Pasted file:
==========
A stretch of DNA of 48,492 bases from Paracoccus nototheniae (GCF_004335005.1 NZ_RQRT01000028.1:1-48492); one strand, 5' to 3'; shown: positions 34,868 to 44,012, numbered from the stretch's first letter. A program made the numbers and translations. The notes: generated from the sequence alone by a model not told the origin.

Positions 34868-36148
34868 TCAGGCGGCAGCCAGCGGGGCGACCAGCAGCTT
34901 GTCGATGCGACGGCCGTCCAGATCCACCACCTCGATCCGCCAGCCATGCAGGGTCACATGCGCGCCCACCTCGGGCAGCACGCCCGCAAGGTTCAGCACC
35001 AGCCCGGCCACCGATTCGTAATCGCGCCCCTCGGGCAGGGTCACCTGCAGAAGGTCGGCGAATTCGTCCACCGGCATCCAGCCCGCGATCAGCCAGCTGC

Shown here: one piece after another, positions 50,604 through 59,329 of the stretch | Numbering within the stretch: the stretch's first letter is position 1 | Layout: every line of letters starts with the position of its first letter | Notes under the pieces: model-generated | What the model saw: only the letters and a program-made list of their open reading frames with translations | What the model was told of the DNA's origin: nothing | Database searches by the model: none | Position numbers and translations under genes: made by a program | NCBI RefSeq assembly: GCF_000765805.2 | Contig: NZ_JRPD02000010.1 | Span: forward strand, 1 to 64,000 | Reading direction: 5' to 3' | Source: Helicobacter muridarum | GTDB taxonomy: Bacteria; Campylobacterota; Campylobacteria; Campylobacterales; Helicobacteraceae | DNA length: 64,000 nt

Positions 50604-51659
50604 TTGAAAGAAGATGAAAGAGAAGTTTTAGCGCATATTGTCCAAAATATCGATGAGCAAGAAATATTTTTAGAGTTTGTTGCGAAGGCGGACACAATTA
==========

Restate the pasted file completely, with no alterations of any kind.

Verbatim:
A stretch of DNA of 48,492 bases from Paracoccus nototheniae (GCF_004335005.1 NZ_RQRT01000028.1:1-48492); one strand, 5' to 3'; shown: positions 34,868 to 44,012, numbered from the stretch's first letter. A program made the numbers and translations. The notes: generated from the sequence alone by a model not told the origin.

Positions 34868-36148
34868 TCAGGCGGCAGCCAGCGGGGCGACCAGCAGCTT
34901 GTCGATGCGACGGCCGTCCAGATCCACCACCTCGATCCGCCAGCCATGCAGGGTCACATGCGCGCCCACCTCGGGCAGCACGCCCGCAAGGTTCAGCACC
35001 AGCCCGGCCACCGATTCGTAATCGCGCCCCTCGGGCAGGGTCACCTGCAGAAGGTCGGCGAATTCGTCCACCGGCATCCAGCCCGCGATCAGCCAGCTGC

Shown here: one piece after another, positions 50,604 through 59,329 of the stretch | Numbering within the stretch: the stretch's first letter is position 1 | Layout: every line of letters starts with the position of its first letter | Notes under the pieces: model-generated | What the model saw: only the letters and a program-made list of their open reading frames with translations | What the model was told of the DNA's origin: nothing | Database searches by the model: none | Position numbers and translations under genes: made by a program | NCBI RefSeq assembly: GCF_000765805.2 | Contig: NZ_JRPD02000010.1 | Span: forward strand, 1 to 64,000 | Reading direction: 5' to 3' | Source: Helicobacter muridarum | GTDB taxonomy: Bacteria; Campylobacterota; Campylobacteria; Campylobacterales; Helicobacteraceae | DNA length: 64,000 nt

Positions 50604-51659
50604 TTGAAAGAAGATGAAAGAGAAGTTTTAGCGCATATTGTCCAAAATATCGATGAGCAAGAAATATTTTTAGAGTTTGTTGCGAAGGCGGACACAATTA